Corpus ID: 85879416

Bites and Stings

  title={Bites and Stings},
  author={S. Adams},
Auckland. He is also a member of the Editorial Board of the Journal of the Accident and Medical Practitioners Association (JAMPA). Dr Adams is an enthusiastic windsurfer and Scuba diver and hence has personally suffered injuries from all the creatures described below, except Scorpaena (although he did once put his hand on one in error). 
Diversity and abundance of marine invertebrateis including hazardous and edible species in Sepangar Island
Diversity and abundance of marine invertebrates are crucial component in making sure the health of reef ecosystem. Nevertheless, some of these marine invertebrates pose some dangers to humans as wellExpand


Marine envenomations; Part 1: Vertebrates.
The emergency physician is designed to give the emergency physician an overview of varying marine envenomations, their clinical presentation, and recommended treatment. Expand
Survivor of a stingray injury to the heart
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Management of crown-of-thorns starfish injury
The significance of performing early surgical excision of the spines in the theatre under anaesthesia using radiographic control is stressed in this case report. Expand
Latrodectism: a prospective cohort study of bites by formally identified redback spiders
The spectrum of severity and early diagnostic predictors of redback spider bites are determined and the effect of intramuscular redback antivenom is examined. Expand
White‐tail spider bite: a prospective study of 130 definite bites by Lampona species
The circumstances and clinical effects of bites by white‐tail spiders, including the two species Lampona cylindrata and L. murina commonly encountered by humans, and the incidence of necrotic lesions are investigated. Expand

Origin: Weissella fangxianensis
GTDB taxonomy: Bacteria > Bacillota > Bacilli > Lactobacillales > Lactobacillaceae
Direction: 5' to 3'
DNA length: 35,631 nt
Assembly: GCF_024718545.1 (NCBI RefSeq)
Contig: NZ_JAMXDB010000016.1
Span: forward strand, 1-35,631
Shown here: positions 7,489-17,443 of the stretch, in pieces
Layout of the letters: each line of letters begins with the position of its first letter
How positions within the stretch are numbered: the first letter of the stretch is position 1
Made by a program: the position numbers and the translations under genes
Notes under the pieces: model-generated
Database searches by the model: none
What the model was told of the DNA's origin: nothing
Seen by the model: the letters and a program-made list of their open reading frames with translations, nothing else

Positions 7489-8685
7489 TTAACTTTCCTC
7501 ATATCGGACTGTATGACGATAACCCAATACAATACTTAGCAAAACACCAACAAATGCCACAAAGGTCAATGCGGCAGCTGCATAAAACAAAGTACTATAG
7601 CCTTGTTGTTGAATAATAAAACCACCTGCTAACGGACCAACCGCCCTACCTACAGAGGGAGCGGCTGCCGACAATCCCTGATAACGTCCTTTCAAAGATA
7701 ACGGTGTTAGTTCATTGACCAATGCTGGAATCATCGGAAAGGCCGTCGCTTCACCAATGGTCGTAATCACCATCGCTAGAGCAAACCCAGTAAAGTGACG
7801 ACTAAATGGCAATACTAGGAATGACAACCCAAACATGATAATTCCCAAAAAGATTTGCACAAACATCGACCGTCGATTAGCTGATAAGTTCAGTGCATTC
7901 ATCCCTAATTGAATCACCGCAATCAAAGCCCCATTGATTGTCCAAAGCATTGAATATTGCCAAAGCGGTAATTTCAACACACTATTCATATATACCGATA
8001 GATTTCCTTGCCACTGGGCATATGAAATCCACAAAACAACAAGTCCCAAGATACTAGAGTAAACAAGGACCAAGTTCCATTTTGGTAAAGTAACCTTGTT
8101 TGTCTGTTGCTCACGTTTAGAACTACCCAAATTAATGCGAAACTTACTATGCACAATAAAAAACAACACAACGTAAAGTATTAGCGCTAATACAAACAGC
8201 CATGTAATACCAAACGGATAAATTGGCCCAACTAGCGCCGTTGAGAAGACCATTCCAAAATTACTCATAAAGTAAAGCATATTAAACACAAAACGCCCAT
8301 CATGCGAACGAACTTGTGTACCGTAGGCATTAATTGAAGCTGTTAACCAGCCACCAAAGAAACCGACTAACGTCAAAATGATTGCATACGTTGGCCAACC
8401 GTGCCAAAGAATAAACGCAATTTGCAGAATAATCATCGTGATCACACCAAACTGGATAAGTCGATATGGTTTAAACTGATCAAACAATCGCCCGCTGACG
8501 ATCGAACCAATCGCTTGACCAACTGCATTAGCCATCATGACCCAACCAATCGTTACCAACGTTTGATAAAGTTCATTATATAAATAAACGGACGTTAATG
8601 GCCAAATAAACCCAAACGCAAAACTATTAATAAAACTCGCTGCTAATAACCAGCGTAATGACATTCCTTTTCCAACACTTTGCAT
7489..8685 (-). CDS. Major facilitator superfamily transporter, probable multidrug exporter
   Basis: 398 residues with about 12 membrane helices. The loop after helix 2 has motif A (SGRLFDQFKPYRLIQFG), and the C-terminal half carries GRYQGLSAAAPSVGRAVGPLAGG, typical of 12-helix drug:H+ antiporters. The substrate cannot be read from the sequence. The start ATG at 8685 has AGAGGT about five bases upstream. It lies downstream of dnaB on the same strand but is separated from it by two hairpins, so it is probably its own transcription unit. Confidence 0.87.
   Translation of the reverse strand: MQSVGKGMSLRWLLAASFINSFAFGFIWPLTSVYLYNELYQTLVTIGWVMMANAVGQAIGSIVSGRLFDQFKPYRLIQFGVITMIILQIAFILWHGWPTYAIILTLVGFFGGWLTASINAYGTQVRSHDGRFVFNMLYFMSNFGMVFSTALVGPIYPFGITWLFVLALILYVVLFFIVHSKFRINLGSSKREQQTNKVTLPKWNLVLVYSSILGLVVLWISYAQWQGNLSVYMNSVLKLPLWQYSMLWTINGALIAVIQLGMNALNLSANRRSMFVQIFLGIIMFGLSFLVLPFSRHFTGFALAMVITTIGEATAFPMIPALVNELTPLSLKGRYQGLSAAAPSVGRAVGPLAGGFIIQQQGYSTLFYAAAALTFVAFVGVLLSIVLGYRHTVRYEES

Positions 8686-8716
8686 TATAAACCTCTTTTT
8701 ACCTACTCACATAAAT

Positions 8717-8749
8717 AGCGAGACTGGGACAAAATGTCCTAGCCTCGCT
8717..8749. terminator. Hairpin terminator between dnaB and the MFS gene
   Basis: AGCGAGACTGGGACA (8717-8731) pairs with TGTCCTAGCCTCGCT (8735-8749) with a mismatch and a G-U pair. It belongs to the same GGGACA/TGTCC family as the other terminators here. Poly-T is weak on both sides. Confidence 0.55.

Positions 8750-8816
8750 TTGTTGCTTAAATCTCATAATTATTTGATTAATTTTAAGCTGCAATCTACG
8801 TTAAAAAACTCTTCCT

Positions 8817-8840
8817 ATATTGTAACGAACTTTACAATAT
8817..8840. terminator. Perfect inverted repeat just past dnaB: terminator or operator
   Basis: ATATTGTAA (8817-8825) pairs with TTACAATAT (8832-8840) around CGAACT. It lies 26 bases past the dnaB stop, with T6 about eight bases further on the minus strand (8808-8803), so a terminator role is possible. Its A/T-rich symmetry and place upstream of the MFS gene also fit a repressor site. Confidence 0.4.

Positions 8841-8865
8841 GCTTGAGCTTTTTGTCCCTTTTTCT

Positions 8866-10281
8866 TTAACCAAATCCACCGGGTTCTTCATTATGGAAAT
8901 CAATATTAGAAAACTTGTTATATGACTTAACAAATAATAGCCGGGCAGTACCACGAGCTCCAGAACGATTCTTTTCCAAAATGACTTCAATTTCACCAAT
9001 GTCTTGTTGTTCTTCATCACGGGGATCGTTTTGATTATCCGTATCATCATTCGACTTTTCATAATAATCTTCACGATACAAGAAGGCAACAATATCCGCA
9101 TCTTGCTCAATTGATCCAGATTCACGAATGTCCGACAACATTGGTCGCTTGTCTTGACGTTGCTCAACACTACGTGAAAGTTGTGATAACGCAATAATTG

Recurrent cutaneous jellyfish eruptions without envenomation.
Three patients exhibiting recurrent cutaneous eruptions induced by contact with jellyfish tentacles are presented, suggesting that this phenomenon may be widespread. Expand
Failure of intramuscular antivenom in Red-back spider envenoming.
Four cases of Red-back spider envenoming are reported in which there was minimal response to intramuscular antivenom, raising the question of its efficacy. Expand
Redback spider antivenom used to treat envenomation by a juvenile Steatoda spider
A previously healthy two-and-a-halfyear-old child was bitten on the chin while playing outside with his mother in March 1998 and taken to the local hospital emergency department, where he was noted to have a latrodectismlike syndrome caused by the bite of a juvenile brown house spider. Expand
Experiments with the nematocysts of Cyanea capillata
Initial results with transvaginal, ultrasonically-guided oocyte pick-up in an Australian in-vitro fertilization programme are reported. Expand
A randomised controlled trial of hot water (45°C) immersion versus ice packs for pain relief in bluebottle stings
Objective: To investigate the effectiveness of hot water immersion for the treatment of Physalia sp. (bluebottle or Portuguese Man‐of‐War) stings.